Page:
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Major League Soccer Returns To Miami, Thanks To David Beckham

Former soccer player David Beckham at an event to announcing his Major League Soccer franchise in Miami Monday.
Rhona Wise
AFP/Getty Images
Former soccer player David Beckham at an event to announcing his Major League Soccer franchise in Miami Monday.

Major League Soccer announced it is awarding a franchise in Miami to former star player, David Beckham. Beckham, his financial backers, local officials and fans celebrated at a ceremony Monday in Miami.

When David Beckham signed as a player with the Los Angeles Galaxy in 2007, he made a deal allowing him to buy a major league soccer franchise at a reduced rate. He first announced plans to bring an MLS franchise to Miami four years ago, but struggled with a series of obstacles involving financing and the stadium site. After eyeing locations along Miami's waterfront and next to Marlins Park, Beckham and his partners settled on a site in the Overtown neighborhood, close to downtown.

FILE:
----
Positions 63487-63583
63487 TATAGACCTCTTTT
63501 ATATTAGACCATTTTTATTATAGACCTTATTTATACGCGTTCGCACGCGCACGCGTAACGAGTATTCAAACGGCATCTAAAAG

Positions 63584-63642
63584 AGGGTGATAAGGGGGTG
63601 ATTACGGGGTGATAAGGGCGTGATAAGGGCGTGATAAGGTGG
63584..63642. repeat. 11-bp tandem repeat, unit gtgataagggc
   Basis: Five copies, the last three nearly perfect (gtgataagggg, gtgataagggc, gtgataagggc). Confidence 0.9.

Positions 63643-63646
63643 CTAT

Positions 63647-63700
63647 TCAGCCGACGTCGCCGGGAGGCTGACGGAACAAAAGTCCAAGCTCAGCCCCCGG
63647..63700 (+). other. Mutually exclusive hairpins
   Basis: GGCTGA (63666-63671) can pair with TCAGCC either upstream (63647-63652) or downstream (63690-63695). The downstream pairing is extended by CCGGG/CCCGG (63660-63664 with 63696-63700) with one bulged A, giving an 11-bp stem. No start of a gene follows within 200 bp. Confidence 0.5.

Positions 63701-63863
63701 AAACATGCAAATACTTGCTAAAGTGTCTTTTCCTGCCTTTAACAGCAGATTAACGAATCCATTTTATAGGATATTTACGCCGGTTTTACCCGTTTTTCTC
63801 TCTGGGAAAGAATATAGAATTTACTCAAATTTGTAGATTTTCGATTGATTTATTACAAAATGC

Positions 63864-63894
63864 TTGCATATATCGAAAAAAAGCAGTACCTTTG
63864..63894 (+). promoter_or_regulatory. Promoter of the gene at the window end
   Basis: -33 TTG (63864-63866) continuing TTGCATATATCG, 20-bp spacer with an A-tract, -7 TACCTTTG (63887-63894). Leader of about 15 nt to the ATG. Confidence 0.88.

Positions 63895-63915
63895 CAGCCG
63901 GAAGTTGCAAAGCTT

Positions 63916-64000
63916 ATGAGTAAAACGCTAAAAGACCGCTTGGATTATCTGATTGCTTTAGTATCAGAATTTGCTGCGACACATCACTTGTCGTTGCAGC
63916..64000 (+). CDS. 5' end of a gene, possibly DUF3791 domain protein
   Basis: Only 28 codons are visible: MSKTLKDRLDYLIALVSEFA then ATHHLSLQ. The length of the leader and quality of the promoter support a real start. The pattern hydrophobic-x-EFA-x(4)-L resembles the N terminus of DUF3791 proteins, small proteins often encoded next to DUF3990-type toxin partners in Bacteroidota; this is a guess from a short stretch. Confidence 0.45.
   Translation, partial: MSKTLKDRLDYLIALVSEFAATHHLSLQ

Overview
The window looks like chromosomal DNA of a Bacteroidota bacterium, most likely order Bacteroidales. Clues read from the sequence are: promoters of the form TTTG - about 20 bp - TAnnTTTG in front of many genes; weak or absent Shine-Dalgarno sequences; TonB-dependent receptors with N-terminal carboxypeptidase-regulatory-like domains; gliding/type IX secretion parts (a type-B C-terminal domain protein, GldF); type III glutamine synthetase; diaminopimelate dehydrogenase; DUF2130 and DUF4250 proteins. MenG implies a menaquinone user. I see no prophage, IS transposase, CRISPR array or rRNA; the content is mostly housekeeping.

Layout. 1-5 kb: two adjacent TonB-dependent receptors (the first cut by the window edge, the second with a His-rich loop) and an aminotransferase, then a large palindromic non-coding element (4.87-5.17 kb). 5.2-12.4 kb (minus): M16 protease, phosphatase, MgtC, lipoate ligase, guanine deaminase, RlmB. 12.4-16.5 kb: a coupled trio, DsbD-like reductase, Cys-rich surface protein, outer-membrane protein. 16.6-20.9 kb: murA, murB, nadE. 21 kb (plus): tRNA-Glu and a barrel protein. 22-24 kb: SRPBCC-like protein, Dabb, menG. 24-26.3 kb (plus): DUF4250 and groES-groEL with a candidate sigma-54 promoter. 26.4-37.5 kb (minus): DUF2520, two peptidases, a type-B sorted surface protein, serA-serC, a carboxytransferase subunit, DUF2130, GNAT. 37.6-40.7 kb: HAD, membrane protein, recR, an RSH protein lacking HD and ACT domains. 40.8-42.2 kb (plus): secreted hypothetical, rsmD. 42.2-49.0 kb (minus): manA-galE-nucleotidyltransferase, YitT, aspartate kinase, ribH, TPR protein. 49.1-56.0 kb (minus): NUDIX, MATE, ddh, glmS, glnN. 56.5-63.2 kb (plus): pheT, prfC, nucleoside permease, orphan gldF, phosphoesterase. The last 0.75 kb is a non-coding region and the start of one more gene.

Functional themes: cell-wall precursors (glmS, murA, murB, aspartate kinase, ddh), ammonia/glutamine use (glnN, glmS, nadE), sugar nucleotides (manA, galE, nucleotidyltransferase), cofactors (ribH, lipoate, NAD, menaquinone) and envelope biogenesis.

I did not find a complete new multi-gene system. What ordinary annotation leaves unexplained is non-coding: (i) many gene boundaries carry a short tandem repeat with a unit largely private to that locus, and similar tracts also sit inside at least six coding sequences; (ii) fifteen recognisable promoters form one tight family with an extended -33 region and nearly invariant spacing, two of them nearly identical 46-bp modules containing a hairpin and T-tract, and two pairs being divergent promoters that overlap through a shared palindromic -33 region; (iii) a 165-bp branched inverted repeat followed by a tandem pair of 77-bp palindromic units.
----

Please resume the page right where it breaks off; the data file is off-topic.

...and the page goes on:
At the announcement, Beckham admitted that bringing soccer to Miami wasn't easy and there were times he almost gave up. He said it was like much of his career. Beckham recalled a coach's advice to him when he was just 12. "He said, 'You will never play professional football you will never play for your country because you're too small, you're too skinny. It's not going to happen.' Twenty-five years on, I made 115 appearances for my country. I've won four different championships in four different places. I had a pretty good career."

Beckham credited partner and Sprint CEO Marcelo Claure for convincing him Miami should be the location for his MLS franchise. One of the final pieces in the deal, Claure and Beckham said, was securing the participation of Jorge and Jose Mas, owners of a Miami construction firm who are Cuban-Americans with deep ties to the city.

This won't be Miami's first MLS franchise. An earlier team, the Miami Fusion folded after just four seasons. The new Miami team is expected to begin playing in 2020. The team's name, logo and colors will be announced in a few months, after getting input from fans.

Copyright 2021 NPR. To see more, visit https://www.npr.org.

As NPR's Miami correspondent, Greg Allen reports on the diverse issues and developments tied to the Southeast. He covers everything from breaking news to economic and political stories to arts and environmental stories. He moved into this role in 2006, after four years as NPR's Midwest correspondent.

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